This week, I read two articles that I found intriguing and sobering. There are implications for how you should plan to manage your career and finances and for how you should expect your feelings of fulfillment and happiness to shift in your later years.
What does this mean for your working years? As one article suggests, could the length of your career even reduce your lifespan and, therefore, the retirement years that you’re working hard to prepare for?
I’m writing to “you”, the reader in this post and preaching these insights to myself for my own life.
At what age will you reach peak career performance?
The Atlantic shared the solemn story of a man in his 80s, past his prime in his career, who was battling depression and lack of self-worth. The scope of the article expanded to discuss happiness and fulfillment more generally.
“Almost all studies of happiness over the life span show that, in wealthier countries, most people’s contentment starts to increase again in their 50s, until age 70 or so. That is where things get less predictable, however. After 70, some people stay steady in happiness; others get happier until death.”
Arthur Brooks, the author of The Atlantic article, explained that giftedness and accomplishment early in life might have a negative effect on happiness later in life. “[Abundant] evidence suggests that the waning of ability in people of high accomplishment is especially brutal psychologically.”
Studies found, for example, that former Olympic athletes struggled with a low sense of personal control.
I recommend reading this article in full, but here’s one last portion I want to share. “According to research by Dean Keith Simonton, a professor emeritus of psychology at UC Davis and one of the world’s leading experts on the trajectories of creative careers, success and productivity increase for the first 20 years after the inception of a career, on average. If you start a career in earnest at 30, expect to do your best work around 50 and go into decline soon after that.”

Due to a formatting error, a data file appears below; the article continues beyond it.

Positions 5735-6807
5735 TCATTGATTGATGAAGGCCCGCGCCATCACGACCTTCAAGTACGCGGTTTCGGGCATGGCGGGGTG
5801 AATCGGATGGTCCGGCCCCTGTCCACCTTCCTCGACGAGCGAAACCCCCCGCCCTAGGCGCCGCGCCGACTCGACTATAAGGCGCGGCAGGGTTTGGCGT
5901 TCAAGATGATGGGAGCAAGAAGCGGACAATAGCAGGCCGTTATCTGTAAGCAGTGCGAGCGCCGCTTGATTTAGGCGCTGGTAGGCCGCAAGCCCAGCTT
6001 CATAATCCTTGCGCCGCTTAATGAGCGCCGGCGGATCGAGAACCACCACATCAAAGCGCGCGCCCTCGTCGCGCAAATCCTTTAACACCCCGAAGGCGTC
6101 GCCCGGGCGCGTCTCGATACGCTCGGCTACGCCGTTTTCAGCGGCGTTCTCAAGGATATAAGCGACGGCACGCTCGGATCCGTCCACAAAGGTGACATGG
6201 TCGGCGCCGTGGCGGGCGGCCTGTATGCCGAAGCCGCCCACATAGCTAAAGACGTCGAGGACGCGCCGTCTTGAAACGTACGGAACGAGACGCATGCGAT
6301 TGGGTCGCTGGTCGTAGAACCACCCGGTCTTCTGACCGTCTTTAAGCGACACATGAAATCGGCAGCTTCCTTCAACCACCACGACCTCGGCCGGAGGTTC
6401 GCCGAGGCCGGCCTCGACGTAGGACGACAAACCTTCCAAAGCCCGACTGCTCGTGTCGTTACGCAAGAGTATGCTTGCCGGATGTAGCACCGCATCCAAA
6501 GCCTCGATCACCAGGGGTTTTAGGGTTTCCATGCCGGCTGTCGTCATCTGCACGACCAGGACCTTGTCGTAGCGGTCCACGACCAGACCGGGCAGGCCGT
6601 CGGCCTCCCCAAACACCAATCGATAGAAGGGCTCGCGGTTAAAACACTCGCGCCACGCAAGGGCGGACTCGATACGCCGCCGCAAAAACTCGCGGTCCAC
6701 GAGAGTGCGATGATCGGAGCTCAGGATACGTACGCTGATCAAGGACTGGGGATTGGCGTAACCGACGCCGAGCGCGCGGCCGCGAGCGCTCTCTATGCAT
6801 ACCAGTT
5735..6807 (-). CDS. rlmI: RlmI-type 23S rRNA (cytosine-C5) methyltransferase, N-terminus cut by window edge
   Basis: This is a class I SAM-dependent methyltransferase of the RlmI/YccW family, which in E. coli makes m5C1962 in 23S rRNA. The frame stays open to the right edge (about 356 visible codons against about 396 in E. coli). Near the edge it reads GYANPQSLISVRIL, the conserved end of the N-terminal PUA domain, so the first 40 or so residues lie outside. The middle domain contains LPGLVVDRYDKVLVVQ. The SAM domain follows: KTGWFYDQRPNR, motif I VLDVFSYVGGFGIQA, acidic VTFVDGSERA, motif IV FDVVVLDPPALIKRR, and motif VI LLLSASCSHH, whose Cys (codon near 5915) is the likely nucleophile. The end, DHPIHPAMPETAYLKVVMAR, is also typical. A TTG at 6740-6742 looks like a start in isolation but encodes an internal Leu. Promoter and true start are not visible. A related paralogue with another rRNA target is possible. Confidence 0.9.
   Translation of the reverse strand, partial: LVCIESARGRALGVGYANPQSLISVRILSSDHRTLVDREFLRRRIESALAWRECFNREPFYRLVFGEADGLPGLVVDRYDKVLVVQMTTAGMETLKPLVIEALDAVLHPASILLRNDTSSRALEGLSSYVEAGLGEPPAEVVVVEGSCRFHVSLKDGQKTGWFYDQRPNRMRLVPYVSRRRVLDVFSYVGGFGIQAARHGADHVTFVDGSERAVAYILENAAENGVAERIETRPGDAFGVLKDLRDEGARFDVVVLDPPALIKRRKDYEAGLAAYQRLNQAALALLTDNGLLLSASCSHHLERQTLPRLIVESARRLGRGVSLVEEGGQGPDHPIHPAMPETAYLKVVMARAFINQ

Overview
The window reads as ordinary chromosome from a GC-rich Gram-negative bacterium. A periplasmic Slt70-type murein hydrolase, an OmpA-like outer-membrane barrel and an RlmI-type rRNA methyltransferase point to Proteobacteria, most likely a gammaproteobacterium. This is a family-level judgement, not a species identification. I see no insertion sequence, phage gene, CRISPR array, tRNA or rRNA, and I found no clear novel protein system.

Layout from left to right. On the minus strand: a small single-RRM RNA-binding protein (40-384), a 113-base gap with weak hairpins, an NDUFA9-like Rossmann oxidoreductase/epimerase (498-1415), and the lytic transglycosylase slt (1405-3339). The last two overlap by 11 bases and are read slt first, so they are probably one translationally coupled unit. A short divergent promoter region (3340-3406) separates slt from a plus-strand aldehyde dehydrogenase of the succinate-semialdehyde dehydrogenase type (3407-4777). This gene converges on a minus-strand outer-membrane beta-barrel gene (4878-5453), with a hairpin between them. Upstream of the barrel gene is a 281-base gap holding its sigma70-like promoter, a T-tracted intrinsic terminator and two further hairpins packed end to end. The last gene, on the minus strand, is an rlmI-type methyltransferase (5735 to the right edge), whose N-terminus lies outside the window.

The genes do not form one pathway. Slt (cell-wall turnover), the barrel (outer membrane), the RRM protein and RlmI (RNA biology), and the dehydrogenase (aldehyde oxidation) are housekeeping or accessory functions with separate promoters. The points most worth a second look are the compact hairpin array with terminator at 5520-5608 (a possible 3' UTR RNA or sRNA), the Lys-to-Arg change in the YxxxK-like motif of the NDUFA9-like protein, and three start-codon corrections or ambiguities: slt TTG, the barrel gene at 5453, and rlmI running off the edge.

What do you base your self-worth on? What is your expectation for your later working years? You need to be very intentional in preparing for this season of your life.
Does working longer take a toll on your health?
The second piece that affected me this week is titled “Retire at 55 and live to 80; work till you’re 65 and die at 67. Startling new data shows how work pounds older bodies.”
This is an upsetting introduction to the story. It sadly sounds familiar — recall my interview with Myles Wakeham when he shared a similar timeline for his father’s working years and retirement.
The theory in this article, which looked at data from pension funds, is that stress from working hard and extending your career can have a severely detrimental effect on your health. The author even suggests that “ten working years could cost you twenty years of your retirement.”
Interestingly, a commenter shared a BBC article that argues against this specific pension study and questions its statistical validity. People retire at different ages for different reasons.